A Writer’s World
Writers and teachers share the same. They teach and make us better. No matter who, a successful writer or a writing aspirant who keeps his dreams filled with paper and pen (well, a laptop in the present); one who firmly sticks to literary writing or someone who takes up the commercial roller coaster; be it what. They all love one thing in common, in particular. A famous Tamil writer and poet Nakulan once said “One who can’t be alone cannot be a writer”.
Solitude is the prime requisite for any writer or for someone who dreams of it. A writer is one who creates a universe and lives in it. Every writer is the first reader of his work. The genesis of every work might have its spark from any situation, like a bolt out of nothing. But the conceived seed could sprout only in pensive situations. Most of the writers lead a secluded life, almost something closer to self exile, just to converse in private with their characters just born in their thought wombs.
There are exceptions too for this. Celebrated Urdu short story writer Saadat Hassan Manto of Pakistan, in one of his interviews was asked to reveal the method of his writing. It’s quite natural for the interviewer to throw such a question to any successful creator. He should’ve hoped to get some secret magic recipe of Manto’s genius. But Manto came up with a surprising answer damn simple. He said, “I write in my room with my three children playing around me. Whenever I tell my wife that I’ve nothing to write, she would simply reply, just sit and start writing”. He was of a rare breed. Stupendous works just come through them effortlessly.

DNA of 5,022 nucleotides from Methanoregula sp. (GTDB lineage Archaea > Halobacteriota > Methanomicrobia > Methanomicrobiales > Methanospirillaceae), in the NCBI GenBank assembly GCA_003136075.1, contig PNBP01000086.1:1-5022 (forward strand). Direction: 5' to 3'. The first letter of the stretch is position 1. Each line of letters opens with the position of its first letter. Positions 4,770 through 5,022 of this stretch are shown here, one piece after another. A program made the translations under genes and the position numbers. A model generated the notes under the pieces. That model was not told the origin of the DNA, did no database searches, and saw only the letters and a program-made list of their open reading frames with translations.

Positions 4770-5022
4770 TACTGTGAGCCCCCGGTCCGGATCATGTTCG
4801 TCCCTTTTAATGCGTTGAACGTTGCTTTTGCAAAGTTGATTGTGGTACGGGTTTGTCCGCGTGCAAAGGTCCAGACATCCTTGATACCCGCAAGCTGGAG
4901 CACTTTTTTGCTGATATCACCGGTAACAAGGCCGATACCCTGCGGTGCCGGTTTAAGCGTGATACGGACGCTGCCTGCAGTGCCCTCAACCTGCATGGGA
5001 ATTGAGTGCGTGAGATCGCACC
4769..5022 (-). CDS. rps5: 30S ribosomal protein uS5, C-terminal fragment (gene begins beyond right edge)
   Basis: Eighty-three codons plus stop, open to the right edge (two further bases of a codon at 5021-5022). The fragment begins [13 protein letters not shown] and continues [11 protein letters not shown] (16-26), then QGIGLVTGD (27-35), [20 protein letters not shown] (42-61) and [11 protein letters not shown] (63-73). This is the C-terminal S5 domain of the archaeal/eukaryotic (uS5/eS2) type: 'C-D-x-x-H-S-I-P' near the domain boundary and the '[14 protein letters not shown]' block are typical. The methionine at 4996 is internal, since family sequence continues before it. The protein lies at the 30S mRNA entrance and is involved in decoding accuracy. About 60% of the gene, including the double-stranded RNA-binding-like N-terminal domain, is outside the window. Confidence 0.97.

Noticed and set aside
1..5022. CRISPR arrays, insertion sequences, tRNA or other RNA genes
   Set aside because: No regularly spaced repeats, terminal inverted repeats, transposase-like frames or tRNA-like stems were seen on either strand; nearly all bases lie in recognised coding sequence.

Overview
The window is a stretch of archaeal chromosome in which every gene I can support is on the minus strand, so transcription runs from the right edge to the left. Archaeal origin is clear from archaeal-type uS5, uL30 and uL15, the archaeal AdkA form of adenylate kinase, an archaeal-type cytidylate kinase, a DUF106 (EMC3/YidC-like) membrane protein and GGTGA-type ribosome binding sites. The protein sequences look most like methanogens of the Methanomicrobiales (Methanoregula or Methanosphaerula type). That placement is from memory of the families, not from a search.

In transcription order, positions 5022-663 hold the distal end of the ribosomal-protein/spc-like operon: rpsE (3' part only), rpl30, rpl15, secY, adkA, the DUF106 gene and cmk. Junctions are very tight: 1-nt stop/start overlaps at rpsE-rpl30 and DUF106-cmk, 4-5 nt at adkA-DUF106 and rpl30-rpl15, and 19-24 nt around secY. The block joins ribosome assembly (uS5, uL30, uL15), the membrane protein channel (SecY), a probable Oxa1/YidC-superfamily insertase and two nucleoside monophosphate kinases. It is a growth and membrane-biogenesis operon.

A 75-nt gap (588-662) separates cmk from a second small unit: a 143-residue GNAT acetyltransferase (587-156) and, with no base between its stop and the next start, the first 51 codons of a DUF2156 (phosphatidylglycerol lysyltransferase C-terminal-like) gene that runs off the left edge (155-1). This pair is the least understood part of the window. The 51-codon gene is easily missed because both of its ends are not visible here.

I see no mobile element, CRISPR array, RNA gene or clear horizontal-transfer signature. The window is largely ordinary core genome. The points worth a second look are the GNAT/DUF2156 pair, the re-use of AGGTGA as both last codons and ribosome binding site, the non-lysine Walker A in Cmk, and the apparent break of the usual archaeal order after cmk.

There are often two ways in fiction writing. Setting the space and time first and fitting the characters in it is one. Creating a character out of the blue and setting up the milieu around it is another. Some writers start working only after readying a detailed blueprint. There is other kind of authors, just polar opposites of this. For them writing is like driving aimlessly in a car, on a highway, relying solely on the headlights. Even they could only see things to the range the light reaches. Such working style holds its secrecy about the climax to the creator himself/herself. A strange experience though.
Renowned Japanese writer Haruki Murakami finds himself among the second band. This marathon runner turned author, one who is speculated to win Nobel Prize for Literature in recent years, shares he never plans about his projects. All he cares is a character and once the sketch is drawn he develops a world around it. He is celebrated around the world for bridging the gap between commercial and art house writing. His is in fact a blend of them.
Whatever be it. The world of writers is as interesting, perhaps even more, as their works. And as a reader it’s always a pleasure to know about them. For a writing aspirant they would be priceless tips and for a reader they would be interesting snippets to stumble upon. Surprisingly reading is again a lonely business. What a coincidence!